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Corticobasal ganglia projecting neurons are required for juvenile vocal learning but not for adult vocal plasticity in songbirds

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Title: Corticobasal ganglia projecting neurons are required for juvenile vocal learning but not for adult vocal plasticity in songbirds
Authors: Sanchez-Valpuesta, Miguel Browse this author
Suzuki, Yumeno Browse this author
Shibata, Yukino Browse this author
Toji, Noriyuki Browse this author
Ji, Yu Browse this author
Afrin, Nasiba Browse this author
Asogwa, Chinweike Norman Browse this author
Kojima, Ippei Browse this author
Mizuguchi, Daisuke Browse this author
Kojima, Satoshi Browse this author
Okanoya, Kazuo Browse this author
Okado, Haruo Browse this author
Kobayashi, Kenta Browse this author
Wada, Kazuhiro Browse this author →KAKEN DB
Keywords: critical period
sensorimotor learning
time-locked firing
zebra finch
sensory feedback
Issue Date: 5-Nov-2019
Publisher: National Academy of Sciences.
Journal Title: Proceedings of the National Academy of Sciences of the United States of America (PNAS)
Volume: 116
Issue: 45
Start Page: 22833
End Page: 22843
Publisher DOI: 10.1073/pnas.1913575116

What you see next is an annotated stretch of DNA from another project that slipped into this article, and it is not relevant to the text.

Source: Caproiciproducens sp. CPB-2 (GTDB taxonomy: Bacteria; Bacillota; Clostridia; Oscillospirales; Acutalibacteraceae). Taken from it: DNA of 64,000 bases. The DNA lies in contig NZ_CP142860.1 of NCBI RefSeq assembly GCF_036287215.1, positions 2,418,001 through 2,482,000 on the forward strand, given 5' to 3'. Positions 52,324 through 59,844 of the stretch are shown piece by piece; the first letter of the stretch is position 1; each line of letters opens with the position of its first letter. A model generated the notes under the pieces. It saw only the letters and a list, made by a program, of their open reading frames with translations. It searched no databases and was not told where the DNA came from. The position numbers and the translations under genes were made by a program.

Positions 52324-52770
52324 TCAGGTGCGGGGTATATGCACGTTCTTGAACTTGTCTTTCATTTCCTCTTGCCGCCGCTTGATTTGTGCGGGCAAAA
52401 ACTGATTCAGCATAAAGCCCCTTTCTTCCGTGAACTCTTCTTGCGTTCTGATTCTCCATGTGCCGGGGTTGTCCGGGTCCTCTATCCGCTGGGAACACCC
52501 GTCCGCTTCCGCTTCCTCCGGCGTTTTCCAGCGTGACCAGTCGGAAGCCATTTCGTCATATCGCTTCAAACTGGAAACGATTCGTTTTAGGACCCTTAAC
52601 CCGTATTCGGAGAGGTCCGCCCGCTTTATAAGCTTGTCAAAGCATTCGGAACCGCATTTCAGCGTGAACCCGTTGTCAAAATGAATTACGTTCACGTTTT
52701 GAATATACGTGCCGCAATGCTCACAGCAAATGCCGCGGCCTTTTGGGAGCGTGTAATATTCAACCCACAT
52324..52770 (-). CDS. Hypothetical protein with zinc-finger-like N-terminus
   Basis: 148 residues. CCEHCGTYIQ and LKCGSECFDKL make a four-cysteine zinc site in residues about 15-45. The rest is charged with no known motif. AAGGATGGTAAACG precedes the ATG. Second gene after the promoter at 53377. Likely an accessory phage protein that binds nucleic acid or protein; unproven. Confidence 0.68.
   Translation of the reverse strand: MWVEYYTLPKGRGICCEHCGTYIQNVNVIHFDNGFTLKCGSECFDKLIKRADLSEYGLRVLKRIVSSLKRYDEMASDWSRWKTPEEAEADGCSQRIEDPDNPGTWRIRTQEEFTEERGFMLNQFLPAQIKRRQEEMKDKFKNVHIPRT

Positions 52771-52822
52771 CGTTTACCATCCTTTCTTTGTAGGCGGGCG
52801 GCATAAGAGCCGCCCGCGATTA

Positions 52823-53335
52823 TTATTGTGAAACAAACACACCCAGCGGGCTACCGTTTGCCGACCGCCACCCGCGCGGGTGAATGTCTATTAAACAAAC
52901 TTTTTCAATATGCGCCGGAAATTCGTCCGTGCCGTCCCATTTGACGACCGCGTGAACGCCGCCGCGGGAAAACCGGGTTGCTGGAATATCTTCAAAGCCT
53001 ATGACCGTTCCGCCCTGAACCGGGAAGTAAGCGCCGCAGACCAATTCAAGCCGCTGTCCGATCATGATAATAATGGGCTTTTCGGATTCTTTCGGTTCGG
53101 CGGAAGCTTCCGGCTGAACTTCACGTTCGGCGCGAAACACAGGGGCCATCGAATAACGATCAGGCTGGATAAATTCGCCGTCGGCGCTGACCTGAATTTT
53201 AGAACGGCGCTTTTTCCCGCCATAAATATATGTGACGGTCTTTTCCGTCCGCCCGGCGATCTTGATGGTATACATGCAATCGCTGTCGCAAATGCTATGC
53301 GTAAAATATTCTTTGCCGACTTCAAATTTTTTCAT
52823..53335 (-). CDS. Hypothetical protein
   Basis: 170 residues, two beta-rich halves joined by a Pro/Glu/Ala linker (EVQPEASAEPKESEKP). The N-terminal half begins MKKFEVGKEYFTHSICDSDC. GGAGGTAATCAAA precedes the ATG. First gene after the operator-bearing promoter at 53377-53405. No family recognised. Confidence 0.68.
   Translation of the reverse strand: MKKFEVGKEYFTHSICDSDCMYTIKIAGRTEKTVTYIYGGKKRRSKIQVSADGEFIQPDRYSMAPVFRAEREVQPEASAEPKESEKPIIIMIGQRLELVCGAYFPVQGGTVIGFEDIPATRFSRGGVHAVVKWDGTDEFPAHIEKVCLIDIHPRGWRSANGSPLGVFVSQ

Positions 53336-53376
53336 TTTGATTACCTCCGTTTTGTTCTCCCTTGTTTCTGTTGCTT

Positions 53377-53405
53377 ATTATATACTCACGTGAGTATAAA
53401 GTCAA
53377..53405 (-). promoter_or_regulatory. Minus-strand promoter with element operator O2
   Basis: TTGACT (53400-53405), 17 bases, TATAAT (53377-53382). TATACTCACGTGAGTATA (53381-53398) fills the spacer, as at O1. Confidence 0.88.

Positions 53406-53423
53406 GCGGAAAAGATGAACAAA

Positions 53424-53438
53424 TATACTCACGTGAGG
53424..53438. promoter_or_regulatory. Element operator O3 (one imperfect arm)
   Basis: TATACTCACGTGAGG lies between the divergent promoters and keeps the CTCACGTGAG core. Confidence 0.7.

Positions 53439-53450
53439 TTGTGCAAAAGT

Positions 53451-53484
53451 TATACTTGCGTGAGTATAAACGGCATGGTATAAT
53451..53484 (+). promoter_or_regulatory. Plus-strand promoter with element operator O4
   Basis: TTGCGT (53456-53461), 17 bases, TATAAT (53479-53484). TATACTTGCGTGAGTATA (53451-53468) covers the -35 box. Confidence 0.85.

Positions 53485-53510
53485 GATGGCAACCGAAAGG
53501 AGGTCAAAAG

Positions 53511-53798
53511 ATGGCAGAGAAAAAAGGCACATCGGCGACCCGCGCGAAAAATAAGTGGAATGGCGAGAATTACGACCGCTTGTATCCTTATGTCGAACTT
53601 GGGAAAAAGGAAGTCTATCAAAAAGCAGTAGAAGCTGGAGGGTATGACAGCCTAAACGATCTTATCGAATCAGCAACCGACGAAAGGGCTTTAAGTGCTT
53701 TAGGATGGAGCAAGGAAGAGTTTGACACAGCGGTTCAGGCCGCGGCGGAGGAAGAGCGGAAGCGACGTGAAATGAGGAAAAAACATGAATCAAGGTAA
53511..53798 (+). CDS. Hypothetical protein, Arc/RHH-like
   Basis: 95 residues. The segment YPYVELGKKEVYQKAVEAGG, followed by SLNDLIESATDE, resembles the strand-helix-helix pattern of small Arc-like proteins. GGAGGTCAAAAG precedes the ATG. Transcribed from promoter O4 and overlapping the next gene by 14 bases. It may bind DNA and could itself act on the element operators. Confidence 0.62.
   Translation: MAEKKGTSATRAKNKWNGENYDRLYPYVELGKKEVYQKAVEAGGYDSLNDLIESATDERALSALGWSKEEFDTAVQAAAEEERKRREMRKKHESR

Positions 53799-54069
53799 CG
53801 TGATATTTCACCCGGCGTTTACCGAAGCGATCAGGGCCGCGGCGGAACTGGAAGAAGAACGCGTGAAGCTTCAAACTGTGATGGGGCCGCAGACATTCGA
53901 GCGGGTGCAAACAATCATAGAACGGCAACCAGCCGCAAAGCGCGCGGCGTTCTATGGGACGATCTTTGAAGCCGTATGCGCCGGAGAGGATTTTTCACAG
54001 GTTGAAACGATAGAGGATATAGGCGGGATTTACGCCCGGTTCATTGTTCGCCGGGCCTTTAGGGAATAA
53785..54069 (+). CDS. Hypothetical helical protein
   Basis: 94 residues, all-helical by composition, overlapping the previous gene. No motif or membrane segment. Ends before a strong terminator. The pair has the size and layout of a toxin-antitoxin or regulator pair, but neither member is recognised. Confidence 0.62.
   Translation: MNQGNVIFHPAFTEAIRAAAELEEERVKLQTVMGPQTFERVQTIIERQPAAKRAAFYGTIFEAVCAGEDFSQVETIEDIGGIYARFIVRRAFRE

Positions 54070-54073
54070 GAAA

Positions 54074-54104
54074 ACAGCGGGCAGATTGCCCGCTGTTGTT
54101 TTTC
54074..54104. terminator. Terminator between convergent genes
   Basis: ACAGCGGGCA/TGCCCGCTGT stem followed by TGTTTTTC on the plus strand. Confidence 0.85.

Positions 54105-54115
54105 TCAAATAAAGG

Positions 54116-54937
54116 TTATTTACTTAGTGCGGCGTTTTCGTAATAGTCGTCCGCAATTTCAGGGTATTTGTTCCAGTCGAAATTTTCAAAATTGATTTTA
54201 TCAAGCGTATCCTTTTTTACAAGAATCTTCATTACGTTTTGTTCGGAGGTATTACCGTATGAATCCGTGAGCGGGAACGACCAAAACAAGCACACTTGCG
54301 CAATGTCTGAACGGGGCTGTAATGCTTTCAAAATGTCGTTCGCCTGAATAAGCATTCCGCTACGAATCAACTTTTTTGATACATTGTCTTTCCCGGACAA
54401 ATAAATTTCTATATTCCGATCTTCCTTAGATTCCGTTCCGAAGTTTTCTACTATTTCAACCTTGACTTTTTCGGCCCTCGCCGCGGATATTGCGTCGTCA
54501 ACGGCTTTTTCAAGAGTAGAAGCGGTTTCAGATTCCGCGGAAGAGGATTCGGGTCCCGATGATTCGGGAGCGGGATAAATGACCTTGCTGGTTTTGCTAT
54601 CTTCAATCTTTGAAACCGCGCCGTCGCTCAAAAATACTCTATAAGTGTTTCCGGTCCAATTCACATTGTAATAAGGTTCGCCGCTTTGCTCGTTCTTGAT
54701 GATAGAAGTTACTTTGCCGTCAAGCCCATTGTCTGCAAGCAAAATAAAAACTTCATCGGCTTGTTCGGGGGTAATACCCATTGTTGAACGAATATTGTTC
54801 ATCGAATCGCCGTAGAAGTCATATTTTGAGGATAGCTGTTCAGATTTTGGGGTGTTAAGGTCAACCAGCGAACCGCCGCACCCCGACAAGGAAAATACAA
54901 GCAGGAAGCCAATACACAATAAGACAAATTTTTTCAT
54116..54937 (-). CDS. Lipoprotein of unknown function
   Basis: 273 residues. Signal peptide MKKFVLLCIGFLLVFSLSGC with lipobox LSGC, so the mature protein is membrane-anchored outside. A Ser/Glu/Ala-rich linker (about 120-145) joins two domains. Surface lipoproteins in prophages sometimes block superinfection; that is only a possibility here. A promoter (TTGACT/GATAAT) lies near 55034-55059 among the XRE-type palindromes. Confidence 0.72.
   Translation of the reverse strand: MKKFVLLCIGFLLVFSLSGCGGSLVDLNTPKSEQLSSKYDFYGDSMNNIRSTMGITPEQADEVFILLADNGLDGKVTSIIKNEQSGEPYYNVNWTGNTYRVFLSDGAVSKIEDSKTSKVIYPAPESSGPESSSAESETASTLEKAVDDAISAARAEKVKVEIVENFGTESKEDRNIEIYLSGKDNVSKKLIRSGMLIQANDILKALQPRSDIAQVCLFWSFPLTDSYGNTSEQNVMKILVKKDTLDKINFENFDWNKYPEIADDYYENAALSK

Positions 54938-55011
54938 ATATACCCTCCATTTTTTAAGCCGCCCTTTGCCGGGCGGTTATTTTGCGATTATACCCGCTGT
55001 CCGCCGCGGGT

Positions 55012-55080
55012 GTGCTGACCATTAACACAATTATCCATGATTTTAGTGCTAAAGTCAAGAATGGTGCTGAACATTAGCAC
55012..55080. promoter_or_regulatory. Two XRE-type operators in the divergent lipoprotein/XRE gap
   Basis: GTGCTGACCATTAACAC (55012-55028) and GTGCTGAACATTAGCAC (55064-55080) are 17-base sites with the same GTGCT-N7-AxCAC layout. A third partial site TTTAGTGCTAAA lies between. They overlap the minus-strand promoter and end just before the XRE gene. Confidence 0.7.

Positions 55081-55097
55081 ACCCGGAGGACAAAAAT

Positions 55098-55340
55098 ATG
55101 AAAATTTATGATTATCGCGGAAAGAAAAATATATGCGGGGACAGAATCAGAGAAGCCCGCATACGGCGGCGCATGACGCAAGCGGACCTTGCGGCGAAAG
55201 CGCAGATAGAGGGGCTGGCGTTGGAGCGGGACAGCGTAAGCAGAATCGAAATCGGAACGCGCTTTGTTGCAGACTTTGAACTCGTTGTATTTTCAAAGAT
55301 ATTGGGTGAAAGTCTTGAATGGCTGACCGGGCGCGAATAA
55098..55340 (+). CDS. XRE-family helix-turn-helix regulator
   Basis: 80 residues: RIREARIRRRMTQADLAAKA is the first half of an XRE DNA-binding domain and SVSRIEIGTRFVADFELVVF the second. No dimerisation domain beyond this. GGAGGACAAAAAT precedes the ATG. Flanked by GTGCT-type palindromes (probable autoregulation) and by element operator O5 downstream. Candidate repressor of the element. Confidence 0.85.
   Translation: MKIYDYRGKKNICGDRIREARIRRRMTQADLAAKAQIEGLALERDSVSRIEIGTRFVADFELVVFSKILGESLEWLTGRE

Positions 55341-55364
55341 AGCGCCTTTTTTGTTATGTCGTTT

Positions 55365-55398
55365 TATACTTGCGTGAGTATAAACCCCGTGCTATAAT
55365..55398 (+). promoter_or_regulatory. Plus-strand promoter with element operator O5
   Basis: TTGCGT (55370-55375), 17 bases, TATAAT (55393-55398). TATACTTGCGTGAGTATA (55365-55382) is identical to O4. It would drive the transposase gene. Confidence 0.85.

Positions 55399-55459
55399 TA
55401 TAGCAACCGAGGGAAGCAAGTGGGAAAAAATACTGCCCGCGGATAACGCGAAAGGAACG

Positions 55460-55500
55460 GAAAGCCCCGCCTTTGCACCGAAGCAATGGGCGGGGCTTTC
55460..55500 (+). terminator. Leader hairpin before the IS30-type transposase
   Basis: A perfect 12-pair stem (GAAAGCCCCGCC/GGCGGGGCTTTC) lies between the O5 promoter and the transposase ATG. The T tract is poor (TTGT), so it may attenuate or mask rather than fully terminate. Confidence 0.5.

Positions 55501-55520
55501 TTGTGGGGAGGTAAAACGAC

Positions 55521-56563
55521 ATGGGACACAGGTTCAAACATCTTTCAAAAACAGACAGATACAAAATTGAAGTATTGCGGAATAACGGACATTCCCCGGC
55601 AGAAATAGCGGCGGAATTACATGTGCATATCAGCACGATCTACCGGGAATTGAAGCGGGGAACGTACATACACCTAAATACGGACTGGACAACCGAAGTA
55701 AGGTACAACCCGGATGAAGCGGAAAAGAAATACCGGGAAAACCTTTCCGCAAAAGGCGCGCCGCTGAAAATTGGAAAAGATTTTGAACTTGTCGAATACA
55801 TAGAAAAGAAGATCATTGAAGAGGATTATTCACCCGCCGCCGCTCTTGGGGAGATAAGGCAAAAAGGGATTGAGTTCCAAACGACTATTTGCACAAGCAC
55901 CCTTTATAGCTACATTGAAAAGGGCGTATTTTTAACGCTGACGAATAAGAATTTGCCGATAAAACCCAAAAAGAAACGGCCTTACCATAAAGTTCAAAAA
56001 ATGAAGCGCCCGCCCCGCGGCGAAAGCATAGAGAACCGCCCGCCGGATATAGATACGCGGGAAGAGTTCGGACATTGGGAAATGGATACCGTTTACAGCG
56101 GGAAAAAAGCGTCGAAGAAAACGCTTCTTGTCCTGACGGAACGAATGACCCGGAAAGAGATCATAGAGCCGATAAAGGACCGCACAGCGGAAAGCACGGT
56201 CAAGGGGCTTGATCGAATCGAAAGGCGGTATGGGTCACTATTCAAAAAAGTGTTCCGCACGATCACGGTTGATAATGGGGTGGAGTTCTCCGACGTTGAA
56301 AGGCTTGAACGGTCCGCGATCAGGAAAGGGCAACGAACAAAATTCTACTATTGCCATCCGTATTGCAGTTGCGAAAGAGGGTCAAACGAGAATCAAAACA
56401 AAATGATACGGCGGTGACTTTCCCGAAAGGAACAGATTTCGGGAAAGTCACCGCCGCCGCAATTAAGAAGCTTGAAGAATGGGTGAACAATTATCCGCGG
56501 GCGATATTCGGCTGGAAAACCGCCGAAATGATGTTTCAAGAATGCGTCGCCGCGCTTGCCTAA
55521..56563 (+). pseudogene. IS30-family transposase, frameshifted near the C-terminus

Abstract: Birdsong, like human speech, consists of a sequence of temporally precise movements acquired through vocal learning. The learning of such sequential vocalizations depends on the neural function of the motor cortex and basal ganglia. However, it is unknown how the connections between cortical and basal ganglia components contribute to vocal motor skill learning, as mammalian motor cortices serve multiple types of motor action and most experimentally tractable animals do not exhibit vocal learning. Here, we leveraged the zebra finch, a songbird, as an animal model to explore the function of the connectivity between cortex-like (HVC) and basal ganglia (area X), connected by HVC(x) projection neurons with temporally precise firing during singing. By specifically ablating HVC(x) neurons, juvenile zebra finches failed to copy tutored syllable acoustics and developed temporally unstable songs with less sequence consistency. In contrast, HVC(x) -ablated adults did not alter their learned song structure, but generated acoustic fluctuations and responded to auditory feedback disruption by the introduction of song deterioration, as did normal adults. These results indicate that the corticobasal ganglia input is important for learning the acoustic and temporal aspects of song structure, but not for generating vocal fluctuations that contribute to the maintenance of an already learned vocal pattern.
Type: article (author version)
Appears in Collections:理学院・理学研究院 (Graduate School of Science / Faculty of Science) > 雑誌発表論文等 (Peer-reviewed Journal Articles, etc)

Submitter: 和多 和宏

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